Monday, 7 January 2013

Who’s the greatest?

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I have been thinking lately about pride. It’s very easy when you are flattered and included by the world to try to please people rather than God. Strangely, I find it easier to serve and do my best when I am unrecognised. Because I am doing it for God. A bit of praise and complimenting makes me try to please people. I want to do well at work and I like it when people say I’ve done a great job. After all it says in the Bible “Whatever you do, work at it with all your heart” but then the rub…  “as working for the Lord, not for human masters”. Colossians 3v23.

We had a guest preacher on Sunday. An ex-mayor of our little town, he was an amazing Christian witness during his time as Mayor (and still is), and the message on Sunday was just what I needed. The reading from the word was John 3 and he preached on John 3 v30.

John’s disciples thought he was the greatest. Why was this other teacher pinching their followers?

John answers them “He must become greater; I must become less.”

The familiar story of John and James’ mother’s request in Matthew 20 reinforced the idea that to we must become less. Salome was, it is thought, the sister of Mary making her sons Jesus’ first cousins and certainly they had a special relationship with the Lord. And any mother wants the best for her children: a place at Jesus’ side would be the top spot. But as Jesus answers

“You know that the rulers of the Gentiles lord it over them, and their high officials exercise authority over them. 26 Not so with you. Instead, whoever wants to become great among you must be your servant, 27 and whoever wants to be first must be your slave— 28 just as the Son of Man did not come to be served, but to serve, and to give his life as a ransom for many.”

This idea is reinforced by the next event. Two blind men call out as Jesus and his followers pass.

And Jesus stopped

He stopped and he served. And that is our model.

The preacher said that the word Jesus used for slave was a bonded slave, one that had served his time but chose to stay with his master and work for nothing. The slave was marked by a hole punched through their ear. To show they chose to belong. So should we, should I, seek to become less.

I find it hard when non Christians praise my work to give God the glory for it. I will ponder on that. May God give me the right words, right feelings and keep me humble.

linking with Hear it, use it,

10 comments:

  1. It is good to hear of a public servant that has a good reputation.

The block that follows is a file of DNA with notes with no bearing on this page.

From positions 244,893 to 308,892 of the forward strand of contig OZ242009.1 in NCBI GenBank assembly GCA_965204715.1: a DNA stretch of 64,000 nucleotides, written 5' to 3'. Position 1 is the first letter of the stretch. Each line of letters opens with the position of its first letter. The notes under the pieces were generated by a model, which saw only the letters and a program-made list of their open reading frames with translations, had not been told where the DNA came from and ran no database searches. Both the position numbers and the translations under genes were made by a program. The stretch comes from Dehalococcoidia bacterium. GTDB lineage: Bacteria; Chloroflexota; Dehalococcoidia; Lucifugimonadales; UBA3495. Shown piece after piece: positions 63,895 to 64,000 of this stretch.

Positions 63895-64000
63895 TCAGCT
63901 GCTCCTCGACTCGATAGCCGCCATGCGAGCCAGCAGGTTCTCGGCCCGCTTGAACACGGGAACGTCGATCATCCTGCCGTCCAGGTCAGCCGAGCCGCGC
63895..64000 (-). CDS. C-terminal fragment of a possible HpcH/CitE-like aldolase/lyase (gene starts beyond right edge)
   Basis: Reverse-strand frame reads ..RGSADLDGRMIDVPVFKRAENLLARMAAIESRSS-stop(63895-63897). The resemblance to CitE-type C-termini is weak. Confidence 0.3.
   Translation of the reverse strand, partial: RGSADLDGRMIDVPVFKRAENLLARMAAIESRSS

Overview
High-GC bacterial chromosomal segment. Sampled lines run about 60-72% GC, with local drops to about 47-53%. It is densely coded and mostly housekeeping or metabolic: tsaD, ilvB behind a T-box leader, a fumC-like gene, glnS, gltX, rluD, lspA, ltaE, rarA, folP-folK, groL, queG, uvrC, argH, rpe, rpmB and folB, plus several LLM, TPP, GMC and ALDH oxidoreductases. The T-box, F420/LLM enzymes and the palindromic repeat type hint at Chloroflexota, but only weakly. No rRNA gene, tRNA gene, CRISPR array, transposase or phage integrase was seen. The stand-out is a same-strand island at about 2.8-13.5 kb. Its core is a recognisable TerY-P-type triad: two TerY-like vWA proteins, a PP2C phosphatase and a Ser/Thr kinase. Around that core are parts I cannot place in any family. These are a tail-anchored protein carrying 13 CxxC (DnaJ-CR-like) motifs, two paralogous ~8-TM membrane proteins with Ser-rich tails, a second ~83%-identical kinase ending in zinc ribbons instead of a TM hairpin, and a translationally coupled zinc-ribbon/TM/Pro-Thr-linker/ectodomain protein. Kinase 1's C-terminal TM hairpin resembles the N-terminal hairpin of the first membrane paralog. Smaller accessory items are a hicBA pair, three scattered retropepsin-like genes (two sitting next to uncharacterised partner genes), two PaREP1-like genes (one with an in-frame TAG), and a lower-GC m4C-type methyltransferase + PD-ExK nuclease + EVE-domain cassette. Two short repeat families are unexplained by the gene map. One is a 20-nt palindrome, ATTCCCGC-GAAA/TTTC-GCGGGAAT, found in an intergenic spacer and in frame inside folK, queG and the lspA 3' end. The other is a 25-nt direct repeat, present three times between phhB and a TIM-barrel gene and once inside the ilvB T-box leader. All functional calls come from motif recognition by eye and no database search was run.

Fondly,
    Glenda

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    1. He's a great example of giving God the glory for his achievements.

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  2. This post spoke to my heart--

    Be Blessed as God gives you the right words!

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    1. thank you for your encouragement.

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  3. I struggle with pride a lot. I am thankful that He has started a good work in me of ferreting out, but oh, it crops up when I least expect it.

    So glad that you linked up with SDG today! (ANd I love your One Word!)

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    1. Yes, I am decidedly a work in progress...but I press on.Thanks for visiting.

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  4. coming over from SDG and glad to read your blog Great reminder. I learned this summer a prayer from St John of the Cross: make me invisible, Lord. That seems to fit your post today. Glad to connect!

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    1. I love that prayer, Jean. I've written it in my work diary as a reminder. Thanks for visiting.

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  5. Clicking over from SDG to say hey, and welcome!

    I like what you say about doing your best when you are unrecognized by others...such a good point.

    Looking forward to reading more from you!

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  6. Made my way here from SDG-hello, hello! Even though we are half a world apart, we all can be so similar. I, too, struggle with pride, and reading reminders from other writers is always so helpful!

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